Make the Deal
Once your offer has been accepted, your financing is in place, and your home inspector has given the thumbs up, you're ready to do the deal, that is, to close.
Before that actually takes place, though, you need to get a few things in order.
You need to get insurance set up for your new home a couple of days before you go to closing. Since the insurance company requires a couple of days to secure the policy, you should take care of this at least a week before closing. At that time, you arrange for an appraisal to be sent to the insurance company. You can either bring it in yourself or have your loan officer do it. However, keep in mind that it's ultimately your responsibility, so make sure that it happens.
On what will the cost of insurance be based? On the age of the home and its construction, its appraised value, and whatever choices you make in terms of deductibles and other choices that will be offered to you. Needless to say, you should shop around for the best insurance deal!
Once the insurer has the appraisal in hand and has set up a policy for you, you'll need to go in with a check for the amount for the first year. Your policy will be written so as to become effective on the closing date. You hand over your check and sign an application, and the company gives you a declaration page (showing your policy number, the coverage that you have, who owns the house, the address, how much it costs for the year) and a receipt showing that you paid. These are items that you need to bring to closing. The insurance company also generally faxes a copy of these two documents to the loan officer or settlement attorney.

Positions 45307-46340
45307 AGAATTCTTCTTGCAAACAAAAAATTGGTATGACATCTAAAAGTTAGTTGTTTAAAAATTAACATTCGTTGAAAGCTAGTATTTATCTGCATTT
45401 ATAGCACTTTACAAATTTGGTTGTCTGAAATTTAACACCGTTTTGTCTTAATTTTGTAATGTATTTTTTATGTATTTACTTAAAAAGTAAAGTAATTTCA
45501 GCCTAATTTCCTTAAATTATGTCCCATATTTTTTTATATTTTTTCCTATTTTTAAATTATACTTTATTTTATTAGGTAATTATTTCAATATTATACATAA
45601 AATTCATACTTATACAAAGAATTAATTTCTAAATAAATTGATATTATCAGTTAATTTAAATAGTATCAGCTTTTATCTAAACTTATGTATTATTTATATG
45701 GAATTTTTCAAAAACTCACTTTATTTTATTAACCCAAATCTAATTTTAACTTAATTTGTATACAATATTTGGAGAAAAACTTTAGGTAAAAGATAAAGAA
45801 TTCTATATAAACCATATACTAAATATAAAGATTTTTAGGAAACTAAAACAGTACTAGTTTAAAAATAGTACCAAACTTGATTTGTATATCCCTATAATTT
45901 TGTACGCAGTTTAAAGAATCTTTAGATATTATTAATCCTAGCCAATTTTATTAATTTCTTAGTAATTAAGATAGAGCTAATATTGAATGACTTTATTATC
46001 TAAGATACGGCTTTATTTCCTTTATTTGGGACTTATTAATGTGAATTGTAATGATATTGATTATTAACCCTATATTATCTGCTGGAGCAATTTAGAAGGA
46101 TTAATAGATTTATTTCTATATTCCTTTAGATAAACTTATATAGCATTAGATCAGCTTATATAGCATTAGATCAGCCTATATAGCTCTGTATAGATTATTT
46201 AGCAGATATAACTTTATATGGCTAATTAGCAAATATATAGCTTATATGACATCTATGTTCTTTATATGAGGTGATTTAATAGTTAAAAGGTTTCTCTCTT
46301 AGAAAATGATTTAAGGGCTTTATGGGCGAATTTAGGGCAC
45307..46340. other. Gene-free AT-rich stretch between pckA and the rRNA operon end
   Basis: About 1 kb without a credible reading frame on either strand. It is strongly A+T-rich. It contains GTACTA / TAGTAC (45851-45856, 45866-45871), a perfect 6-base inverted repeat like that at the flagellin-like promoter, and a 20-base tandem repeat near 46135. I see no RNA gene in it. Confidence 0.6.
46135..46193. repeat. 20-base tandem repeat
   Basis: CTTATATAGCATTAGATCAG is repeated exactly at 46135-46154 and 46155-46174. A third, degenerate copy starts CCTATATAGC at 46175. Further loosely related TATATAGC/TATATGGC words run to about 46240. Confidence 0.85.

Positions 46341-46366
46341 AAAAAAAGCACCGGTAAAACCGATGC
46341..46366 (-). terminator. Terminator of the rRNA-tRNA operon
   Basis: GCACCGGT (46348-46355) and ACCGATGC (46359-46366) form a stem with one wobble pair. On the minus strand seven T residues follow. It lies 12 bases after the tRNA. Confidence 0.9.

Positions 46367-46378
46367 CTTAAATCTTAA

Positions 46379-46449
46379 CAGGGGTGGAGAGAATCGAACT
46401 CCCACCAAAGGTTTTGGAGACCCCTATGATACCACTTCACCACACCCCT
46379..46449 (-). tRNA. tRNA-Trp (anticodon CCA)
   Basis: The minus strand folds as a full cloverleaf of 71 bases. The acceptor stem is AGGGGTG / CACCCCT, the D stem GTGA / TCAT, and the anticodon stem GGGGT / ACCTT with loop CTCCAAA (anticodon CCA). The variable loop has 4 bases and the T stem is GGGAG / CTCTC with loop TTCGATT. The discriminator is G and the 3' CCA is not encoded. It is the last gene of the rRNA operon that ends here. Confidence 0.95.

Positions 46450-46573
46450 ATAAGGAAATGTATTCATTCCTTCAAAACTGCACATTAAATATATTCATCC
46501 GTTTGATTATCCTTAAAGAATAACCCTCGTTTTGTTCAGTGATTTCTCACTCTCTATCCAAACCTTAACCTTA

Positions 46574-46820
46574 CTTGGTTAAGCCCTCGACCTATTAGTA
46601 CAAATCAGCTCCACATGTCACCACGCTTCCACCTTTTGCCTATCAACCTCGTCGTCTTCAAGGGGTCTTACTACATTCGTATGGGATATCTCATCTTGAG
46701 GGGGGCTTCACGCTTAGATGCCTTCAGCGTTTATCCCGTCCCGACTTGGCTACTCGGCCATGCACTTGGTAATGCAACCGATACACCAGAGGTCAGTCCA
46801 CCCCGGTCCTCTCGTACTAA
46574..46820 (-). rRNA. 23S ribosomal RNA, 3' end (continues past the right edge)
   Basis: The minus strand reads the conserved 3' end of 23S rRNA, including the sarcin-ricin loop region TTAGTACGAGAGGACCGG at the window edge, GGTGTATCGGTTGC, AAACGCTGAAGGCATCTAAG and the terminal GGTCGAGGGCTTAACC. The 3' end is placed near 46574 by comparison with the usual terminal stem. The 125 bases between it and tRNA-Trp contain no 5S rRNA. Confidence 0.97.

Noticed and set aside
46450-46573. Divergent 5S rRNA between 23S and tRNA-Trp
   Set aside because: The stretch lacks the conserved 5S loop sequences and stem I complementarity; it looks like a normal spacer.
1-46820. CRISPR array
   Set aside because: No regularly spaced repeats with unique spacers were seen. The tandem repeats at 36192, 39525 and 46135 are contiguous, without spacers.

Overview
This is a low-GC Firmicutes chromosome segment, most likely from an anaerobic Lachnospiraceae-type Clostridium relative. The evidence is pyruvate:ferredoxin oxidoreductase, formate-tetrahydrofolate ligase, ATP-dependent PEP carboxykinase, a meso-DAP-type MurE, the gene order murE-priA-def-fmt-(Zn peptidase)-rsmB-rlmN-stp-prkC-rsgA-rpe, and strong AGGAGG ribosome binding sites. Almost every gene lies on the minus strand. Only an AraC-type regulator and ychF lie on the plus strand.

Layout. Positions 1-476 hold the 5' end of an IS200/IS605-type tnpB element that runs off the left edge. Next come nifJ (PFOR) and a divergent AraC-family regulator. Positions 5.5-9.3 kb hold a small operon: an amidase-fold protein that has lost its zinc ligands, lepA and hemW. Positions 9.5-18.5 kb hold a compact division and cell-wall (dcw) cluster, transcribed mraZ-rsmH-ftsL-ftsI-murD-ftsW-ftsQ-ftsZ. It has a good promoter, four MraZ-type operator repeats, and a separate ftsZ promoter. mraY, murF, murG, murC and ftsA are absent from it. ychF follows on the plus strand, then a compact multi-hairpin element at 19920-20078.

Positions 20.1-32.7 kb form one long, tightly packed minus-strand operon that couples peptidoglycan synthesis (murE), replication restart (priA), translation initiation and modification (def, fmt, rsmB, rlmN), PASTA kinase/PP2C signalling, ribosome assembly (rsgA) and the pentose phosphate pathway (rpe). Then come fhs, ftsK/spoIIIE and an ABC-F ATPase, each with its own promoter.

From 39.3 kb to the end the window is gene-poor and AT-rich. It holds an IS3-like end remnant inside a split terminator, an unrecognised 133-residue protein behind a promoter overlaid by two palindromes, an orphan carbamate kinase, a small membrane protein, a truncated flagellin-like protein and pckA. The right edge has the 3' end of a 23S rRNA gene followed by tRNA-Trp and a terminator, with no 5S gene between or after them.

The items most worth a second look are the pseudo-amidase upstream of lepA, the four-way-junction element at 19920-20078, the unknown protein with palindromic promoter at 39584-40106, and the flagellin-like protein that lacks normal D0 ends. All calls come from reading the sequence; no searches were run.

A Fat Check
No, we're not talking about your weight. We're talking about a cashiers check, and it's going to be a whopper. It will comprise the down payment on your loan, plus closing costs (including attorney's fees, courier's fees, and so on, all broken down on the settlement sheet). The earnest money deposit will be subtracted from this amount, since you've already ponied up that cash.
Pre-Closing: The Walk-Through
On the day of closing, or the day before, the purchaser is allowed a walk-through of the property. All plumbing, electrical, heating, air conditioning -- all the major systems of the house -- have to be "in working order." Otherwise it is the seller's responsibility to get them up to scratch. You've already had the home inspection, of course, so there should be no major surprises here. However, that doesn't mean that there won't be. So take your time on your walk-through, even though you'll feel a natural urge to get this thing out of the way so that you can take possession of your house.
If it's summertime, turn on that air conditioner and make sure that the air that comes out is cold. And yes, even it's summer time, turn on the heat. Make sure the air is hot. Likewise in winter. Make a special point of this: Test out the systems that you would not normally use during the current season. You'll regret not doing that come January, when your teeth are chattering and icicles are forming on the end of your nose.
Just so you know, a potential snag can occur with the phrase "in working order." What exactly does that mean? If the air conditioning doesn't feel cold enough to you, but it does to the seller, then who's right?
The answer, for you, is: you. You're right. If anything isn't working, you need to bring it up right away with the seller. Say what you think. Don't let someone persuade you that the 90-degree air coming out of the duct is really cool. If this is going to result in a dispute with the seller, so be it. The two of you will either work it out, or you won't. But at least you won't be kicking yourself for having been bullied.
If everything is working, proceed to closing.